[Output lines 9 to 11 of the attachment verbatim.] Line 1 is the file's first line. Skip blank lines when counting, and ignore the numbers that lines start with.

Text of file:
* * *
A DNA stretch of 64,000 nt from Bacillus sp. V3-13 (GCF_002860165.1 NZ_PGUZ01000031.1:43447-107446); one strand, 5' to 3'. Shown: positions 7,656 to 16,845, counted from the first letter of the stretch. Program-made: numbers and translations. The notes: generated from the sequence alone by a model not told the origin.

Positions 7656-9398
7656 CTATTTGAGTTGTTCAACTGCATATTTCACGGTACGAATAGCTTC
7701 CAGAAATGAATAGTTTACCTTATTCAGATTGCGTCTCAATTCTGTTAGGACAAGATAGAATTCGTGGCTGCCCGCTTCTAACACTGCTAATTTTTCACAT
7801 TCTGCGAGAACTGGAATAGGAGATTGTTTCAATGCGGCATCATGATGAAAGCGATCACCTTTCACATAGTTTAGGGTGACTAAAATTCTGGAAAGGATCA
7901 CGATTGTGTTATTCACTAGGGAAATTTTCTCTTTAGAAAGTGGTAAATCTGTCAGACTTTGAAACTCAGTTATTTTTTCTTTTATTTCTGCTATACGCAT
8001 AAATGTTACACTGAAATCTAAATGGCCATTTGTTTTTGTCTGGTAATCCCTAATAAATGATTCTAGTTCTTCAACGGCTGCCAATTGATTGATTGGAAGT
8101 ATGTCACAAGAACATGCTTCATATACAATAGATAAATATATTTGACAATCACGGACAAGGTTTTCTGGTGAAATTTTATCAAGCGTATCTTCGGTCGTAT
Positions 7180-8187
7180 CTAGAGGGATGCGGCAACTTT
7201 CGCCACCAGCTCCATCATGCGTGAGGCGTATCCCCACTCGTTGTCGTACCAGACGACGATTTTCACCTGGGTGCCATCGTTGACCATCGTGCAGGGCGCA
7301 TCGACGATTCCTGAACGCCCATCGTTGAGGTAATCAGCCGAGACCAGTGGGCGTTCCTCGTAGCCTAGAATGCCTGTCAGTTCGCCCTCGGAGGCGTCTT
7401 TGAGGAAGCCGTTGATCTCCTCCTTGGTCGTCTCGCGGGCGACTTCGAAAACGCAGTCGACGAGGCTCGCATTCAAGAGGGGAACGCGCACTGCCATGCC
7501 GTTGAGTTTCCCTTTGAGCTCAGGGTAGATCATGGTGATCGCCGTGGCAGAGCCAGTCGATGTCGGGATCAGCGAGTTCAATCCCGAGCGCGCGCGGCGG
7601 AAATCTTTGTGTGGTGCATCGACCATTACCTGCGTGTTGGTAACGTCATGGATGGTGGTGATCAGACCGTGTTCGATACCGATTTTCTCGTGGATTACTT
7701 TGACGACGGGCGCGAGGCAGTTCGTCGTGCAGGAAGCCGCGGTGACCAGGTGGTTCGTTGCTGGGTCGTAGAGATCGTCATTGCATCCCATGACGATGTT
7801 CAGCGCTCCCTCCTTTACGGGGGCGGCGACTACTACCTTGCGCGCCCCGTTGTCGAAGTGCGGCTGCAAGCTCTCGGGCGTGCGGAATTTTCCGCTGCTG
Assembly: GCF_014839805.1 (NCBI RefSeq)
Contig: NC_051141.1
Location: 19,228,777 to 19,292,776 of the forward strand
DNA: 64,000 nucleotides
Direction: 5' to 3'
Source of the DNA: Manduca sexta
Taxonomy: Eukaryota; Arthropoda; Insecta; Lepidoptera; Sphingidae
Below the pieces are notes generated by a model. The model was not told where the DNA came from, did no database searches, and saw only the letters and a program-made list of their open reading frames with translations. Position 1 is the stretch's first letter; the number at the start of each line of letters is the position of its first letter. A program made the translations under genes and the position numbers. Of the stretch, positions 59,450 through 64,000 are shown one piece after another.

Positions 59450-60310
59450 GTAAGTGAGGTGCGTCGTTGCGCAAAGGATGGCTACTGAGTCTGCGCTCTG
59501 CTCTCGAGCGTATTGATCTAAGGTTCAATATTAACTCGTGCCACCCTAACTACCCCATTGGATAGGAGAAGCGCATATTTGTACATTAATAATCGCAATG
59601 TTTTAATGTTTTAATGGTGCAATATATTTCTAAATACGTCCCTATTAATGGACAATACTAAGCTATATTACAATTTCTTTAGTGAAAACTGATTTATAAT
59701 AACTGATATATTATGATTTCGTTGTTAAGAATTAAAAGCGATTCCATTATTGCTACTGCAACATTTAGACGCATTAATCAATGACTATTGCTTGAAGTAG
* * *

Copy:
Positions 7180-8187
7180 CTAGAGGGATGCGGCAACTTT
7201 CGCCACCAGCTCCATCATGCGTGAGGCGTATCCCCACTCGTTGTCGTACCAGACGACGATTTTCACCTGGGTGCCATCGTTGACCATCGTGCAGGGCGCA